Thursday, September 22, 2011

Monday, September 19, 2011

Have you ruined your life...?

“The person who never makes a mistake and always manages to obey the rules is often a compassionless person, because he sees people for whom the wheels have fallen off and he wonders what’s wrong with them, but the person who feels that he has ruined his life often has more capacity for humility and compassion.” (Brian McLaren)

Taken from a great article about a book that I highly recommend.

Article is here.

Book is here.

Saturday, September 17, 2011

Death Interrupted...

"We can see that the closer we are to God the less we want to throw stones at other people."

-- Shane Claiborne

Read a great article by Shane here.

Sunday, September 11, 2011


Everyone is posting something today, 10 years after 9/11. My heart breaks for those who lost loved ones on that day. As a pastor I walk through loss with people on a regular should never be trivialized. It's one of the reasons I long for the return of Jesus, when He makes all things new, when death dies, and life fully comes. So today I pray for all who ache due to what they lost on 9/11. But I thought Will Willimon's comments in Christianity Today poignantly share something that the church lost (or lost sight of) that day. Something less tangible than the life of a loved one, but something very profound. He writes...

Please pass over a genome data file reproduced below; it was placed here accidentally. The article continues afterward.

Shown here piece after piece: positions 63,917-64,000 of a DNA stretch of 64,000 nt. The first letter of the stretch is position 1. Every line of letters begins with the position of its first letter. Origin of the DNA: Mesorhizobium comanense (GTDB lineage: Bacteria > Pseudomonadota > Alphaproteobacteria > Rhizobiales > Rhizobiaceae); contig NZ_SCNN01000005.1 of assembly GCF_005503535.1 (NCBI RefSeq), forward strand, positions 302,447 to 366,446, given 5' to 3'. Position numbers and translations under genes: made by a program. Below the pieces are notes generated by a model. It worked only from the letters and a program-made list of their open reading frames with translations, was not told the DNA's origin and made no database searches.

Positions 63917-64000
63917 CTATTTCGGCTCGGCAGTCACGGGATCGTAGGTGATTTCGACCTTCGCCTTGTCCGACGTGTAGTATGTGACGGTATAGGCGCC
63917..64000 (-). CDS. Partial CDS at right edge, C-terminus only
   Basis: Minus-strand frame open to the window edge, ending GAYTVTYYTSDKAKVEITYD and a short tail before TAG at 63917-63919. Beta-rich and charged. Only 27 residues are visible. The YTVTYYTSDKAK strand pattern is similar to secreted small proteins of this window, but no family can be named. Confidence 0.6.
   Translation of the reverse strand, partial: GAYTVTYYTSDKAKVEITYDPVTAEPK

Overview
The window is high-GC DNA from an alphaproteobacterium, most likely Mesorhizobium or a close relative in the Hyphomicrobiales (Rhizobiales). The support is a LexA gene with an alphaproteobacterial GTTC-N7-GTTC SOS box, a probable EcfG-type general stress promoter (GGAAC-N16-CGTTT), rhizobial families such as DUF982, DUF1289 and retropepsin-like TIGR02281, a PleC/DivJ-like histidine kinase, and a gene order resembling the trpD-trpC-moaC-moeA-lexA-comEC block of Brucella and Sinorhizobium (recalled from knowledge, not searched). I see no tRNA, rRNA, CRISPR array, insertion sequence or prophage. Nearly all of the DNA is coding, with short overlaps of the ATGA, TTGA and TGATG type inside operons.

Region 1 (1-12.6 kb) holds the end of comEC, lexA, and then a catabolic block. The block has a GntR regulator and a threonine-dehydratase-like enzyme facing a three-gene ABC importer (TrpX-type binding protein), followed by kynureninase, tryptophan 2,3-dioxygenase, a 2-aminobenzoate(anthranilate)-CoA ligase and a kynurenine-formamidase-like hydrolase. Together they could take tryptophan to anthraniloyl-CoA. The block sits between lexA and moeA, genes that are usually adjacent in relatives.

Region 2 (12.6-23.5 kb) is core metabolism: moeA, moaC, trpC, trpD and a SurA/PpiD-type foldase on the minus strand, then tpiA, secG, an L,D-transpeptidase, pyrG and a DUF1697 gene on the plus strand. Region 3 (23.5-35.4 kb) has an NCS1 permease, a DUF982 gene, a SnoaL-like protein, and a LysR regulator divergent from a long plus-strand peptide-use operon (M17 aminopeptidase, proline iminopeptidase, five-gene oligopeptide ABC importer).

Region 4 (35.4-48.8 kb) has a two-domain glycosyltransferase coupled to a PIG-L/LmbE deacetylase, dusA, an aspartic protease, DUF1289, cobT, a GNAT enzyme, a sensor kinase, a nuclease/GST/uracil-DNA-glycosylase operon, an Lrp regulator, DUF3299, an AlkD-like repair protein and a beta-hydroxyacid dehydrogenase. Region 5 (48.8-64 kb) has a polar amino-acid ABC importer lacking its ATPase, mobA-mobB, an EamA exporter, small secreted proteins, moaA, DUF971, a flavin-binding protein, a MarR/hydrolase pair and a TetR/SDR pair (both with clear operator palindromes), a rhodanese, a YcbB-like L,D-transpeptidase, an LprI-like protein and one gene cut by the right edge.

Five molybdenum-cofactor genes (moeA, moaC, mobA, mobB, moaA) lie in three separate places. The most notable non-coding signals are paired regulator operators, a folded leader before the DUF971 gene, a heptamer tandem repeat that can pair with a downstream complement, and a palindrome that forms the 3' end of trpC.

On 9/11 I thought, For the most powerful, militarized nation in the world also to think of itself as an innocent victim is deadly. It was a rare prophetic moment for me, considering Presidents Bush and Obama have spent billions asking the military to rectify the crime of a small band of lawless individuals, destroying a couple of nations who had little to do with it, in the costliest, longest series of wars in the history of the United States.

The silence of most Christians and the giddy enthusiasm of a few, as well as the ubiquity of flags and patriotic extravaganzas in allegedly evangelical churches, says to me that American Christians may look back upon our response to 9/11 as our greatest Christological defeat. It was shattering to admit that we had lost the theological means to distinguish between the United States and the kingdom of God. The criminals who perpetrated 9/11 and the flag-waving boosters of our almost exclusively martial response were of one mind: that the nonviolent way of Jesus is stupid. All of us preachers share the shame; when our people felt very vulnerable, they reached for the flag, not the Cross.

September 11 has changed me. I’m going to preach as never before about Christ crucified as the answer to the question of what’s wrong with the world. I have also resolved to relentlessly reiterate from the pulpit that the worst day in history was not a Tuesday in New York, but a Friday in Jerusalem when a consortium of clergy and politicians colluded to run the world on our own terms by crucifying God’s own Son.

9/11 reminds us that the world is broken. And the only way that it will ever be transformed is by the life giving gospel of Jesus.